Increasing Local Food Purchasing through Forward Contracting
April 22, 2016
By working with farmers to coordinate plantings and deliveries in advance, schools and early childhood programs can have a more dependable supply of local foods for their meal programs. This webinar discusses the different ways schools can use a forward contract when purchasing local foods, how to get started, and the benefits for both farmers and K-12 schools and early childhood programs.
This webinar is given by:
- Abby Harper, CRFS Farm to School Specialist
- Erin Caudell, MSU Department of Horticulture
Abby Harper: So hi everybody. Welcome to today's webinar on forward contracting. This is the third webinar in our mi farm to school spring webinar series. You can find recordings of the other webinars at mifarmtoschool.msu.edu. That is right there on the bottom right-hand side of the screen. And they're, the earlier ones we did were on local procurement regulations and garden to cafeteria. So be sure to check those ones out. On the line with me is Erin Caudell. She wears many hats. One of which is working as the Hoop House Specialist in the Department of Horticulture here at MSU. As well as a farmer and local grocer in Flint, Michigan. And she is joining me today to talk about forward contracting. My name is Abby Harper. I'm the Farm to School Specialist here at the Center For Regional Food Systems. And a couple of logistics before we get started. There is a chat box that should appear on the right side of your screen, where you can ask questions throughout the webinar. We'll be answering them at the end. But I know that I tend to forget questions if I don't write them down. So please feel free to type them in as they come up, and we'll revisit them at the end. And, as I mentioned, this webinar is being recorded and will be available on the website for future reference.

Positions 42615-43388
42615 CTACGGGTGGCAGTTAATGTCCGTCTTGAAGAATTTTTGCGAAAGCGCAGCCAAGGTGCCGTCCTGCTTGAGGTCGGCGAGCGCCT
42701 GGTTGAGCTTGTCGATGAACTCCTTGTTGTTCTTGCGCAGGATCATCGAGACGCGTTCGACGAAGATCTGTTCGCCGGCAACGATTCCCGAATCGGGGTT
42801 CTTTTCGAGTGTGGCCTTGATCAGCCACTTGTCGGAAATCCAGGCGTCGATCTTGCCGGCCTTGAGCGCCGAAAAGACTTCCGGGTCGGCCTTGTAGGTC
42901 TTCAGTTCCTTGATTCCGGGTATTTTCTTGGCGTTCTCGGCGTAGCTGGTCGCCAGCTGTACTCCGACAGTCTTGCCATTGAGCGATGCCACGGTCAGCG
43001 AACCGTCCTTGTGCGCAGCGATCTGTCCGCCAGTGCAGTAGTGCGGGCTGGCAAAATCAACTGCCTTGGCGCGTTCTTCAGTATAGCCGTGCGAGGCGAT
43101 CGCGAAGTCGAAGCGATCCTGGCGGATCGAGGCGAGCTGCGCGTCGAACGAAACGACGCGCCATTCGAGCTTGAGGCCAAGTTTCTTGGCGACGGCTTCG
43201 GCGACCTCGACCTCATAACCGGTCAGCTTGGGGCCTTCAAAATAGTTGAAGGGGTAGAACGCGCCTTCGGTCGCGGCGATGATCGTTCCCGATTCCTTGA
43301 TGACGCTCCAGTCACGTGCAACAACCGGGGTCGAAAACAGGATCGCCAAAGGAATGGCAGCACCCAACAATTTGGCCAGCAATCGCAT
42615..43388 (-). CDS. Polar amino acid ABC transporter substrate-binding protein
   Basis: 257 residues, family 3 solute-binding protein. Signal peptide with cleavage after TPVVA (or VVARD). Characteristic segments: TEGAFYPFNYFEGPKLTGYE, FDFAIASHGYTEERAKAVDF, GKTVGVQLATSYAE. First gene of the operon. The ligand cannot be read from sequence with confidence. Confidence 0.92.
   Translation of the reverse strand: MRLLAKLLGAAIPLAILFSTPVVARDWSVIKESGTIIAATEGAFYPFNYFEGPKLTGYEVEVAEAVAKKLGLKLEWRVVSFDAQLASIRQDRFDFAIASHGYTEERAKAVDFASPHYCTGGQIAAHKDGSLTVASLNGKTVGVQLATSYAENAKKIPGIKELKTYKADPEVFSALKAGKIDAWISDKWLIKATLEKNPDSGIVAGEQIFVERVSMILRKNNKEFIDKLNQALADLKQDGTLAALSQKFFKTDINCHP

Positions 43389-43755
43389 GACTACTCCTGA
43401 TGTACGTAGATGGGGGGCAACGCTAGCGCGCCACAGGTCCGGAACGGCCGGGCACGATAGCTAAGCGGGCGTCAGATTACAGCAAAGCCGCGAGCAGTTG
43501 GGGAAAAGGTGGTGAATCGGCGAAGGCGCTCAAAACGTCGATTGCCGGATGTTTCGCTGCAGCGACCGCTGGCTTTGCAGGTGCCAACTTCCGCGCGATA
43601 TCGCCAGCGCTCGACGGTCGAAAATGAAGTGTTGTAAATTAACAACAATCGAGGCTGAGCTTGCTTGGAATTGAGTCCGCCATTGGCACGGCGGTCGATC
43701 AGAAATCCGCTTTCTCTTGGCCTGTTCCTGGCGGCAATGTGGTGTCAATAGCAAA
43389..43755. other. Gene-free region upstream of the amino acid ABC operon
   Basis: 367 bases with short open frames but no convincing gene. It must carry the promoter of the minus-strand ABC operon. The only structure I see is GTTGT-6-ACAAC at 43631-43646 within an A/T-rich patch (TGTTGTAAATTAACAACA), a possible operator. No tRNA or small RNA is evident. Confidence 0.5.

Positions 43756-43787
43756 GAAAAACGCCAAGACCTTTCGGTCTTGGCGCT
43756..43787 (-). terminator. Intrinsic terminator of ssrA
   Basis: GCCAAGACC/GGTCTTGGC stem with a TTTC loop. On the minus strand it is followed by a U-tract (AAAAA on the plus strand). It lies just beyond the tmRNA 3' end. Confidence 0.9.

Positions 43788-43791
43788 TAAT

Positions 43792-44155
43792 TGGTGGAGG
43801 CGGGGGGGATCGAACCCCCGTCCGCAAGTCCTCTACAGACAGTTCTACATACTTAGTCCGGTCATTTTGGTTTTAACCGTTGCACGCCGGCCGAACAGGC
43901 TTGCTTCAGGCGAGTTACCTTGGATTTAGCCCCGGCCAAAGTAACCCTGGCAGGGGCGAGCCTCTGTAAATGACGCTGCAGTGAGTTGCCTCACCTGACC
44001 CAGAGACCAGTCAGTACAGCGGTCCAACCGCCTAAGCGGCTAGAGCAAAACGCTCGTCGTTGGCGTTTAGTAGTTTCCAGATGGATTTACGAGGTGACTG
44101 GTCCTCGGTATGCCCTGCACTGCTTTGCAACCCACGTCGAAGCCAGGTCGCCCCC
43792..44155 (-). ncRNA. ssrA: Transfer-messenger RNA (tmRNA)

So just to go over our goals for the webinar today. We recognize that forward contracting is a new area for many of you. So we're aiming to make this webinar really a basic overview of what it is. And some preliminary steps that you can take to work towards creating forward contracts in your programs and with your partners. We'll spend a bit of time introducing the concept and discussing the benefits and opportunities, both for schools and early childhood programs as well as for farmers. And then we'll spend the bulk of the webinar discussing some preliminary steps for setting up forward contracts. And end with a couple of examples that Erin and I have seen from our work in Michigan. Part of the reason that we're doing this webinar now is that I personally haven't seen a lot of examples of this in my work in Michigan. That's not to be said that it's not being done. But I think that for many it's still a new arena. So the examples that we're going to share at the end are fairly small in scale. And are really good examples of great starting points for transitioning towards this kind of work.